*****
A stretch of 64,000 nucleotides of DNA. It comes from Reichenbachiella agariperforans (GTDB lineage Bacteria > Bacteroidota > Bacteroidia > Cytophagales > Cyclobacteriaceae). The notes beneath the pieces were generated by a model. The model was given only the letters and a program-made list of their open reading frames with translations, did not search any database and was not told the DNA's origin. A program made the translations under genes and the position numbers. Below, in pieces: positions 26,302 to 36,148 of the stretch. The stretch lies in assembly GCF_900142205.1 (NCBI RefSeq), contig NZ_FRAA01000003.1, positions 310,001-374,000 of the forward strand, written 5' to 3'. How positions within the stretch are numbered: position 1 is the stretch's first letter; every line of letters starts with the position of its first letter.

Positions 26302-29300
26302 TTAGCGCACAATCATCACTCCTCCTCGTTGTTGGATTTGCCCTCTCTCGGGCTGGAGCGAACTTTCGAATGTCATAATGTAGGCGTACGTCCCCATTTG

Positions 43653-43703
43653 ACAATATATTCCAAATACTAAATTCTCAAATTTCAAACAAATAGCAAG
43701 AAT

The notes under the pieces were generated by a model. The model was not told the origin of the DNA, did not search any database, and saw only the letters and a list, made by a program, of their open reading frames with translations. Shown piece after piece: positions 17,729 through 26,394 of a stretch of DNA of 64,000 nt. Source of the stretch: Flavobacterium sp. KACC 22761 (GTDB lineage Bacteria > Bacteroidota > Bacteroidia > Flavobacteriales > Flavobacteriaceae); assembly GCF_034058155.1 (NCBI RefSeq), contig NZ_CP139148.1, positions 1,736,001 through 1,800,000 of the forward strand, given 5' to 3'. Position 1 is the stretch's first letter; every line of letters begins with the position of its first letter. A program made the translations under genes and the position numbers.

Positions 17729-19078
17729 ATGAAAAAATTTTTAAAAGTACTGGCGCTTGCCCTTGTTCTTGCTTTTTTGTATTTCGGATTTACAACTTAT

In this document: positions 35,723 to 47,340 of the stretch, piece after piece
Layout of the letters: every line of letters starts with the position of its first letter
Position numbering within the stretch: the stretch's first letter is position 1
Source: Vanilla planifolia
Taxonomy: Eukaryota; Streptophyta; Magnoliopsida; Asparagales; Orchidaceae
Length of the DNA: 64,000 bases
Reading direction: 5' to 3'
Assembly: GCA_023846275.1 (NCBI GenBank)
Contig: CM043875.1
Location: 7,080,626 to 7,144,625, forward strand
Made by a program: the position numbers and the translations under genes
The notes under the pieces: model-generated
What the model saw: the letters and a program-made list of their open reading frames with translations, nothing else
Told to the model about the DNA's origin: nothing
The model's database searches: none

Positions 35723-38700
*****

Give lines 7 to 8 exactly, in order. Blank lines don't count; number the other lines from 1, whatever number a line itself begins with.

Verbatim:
The notes under the pieces were generated by a model. The model was not told the origin of the DNA, did not search any database, and saw only the letters and a list, made by a program, of their open reading frames with translations. Shown piece after piece: positions 17,729 through 26,394 of a stretch of DNA of 64,000 nt. Source of the stretch: Flavobacterium sp. KACC 22761 (GTDB lineage Bacteria > Bacteroidota > Bacteroidia > Flavobacteriales > Flavobacteriaceae); assembly GCF_034058155.1 (NCBI RefSeq), contig NZ_CP139148.1, positions 1,736,001 through 1,800,000 of the forward strand, given 5' to 3'. Position 1 is the stretch's first letter; every line of letters begins with the position of its first letter. A program made the translations under genes and the position numbers.

Positions 17729-19078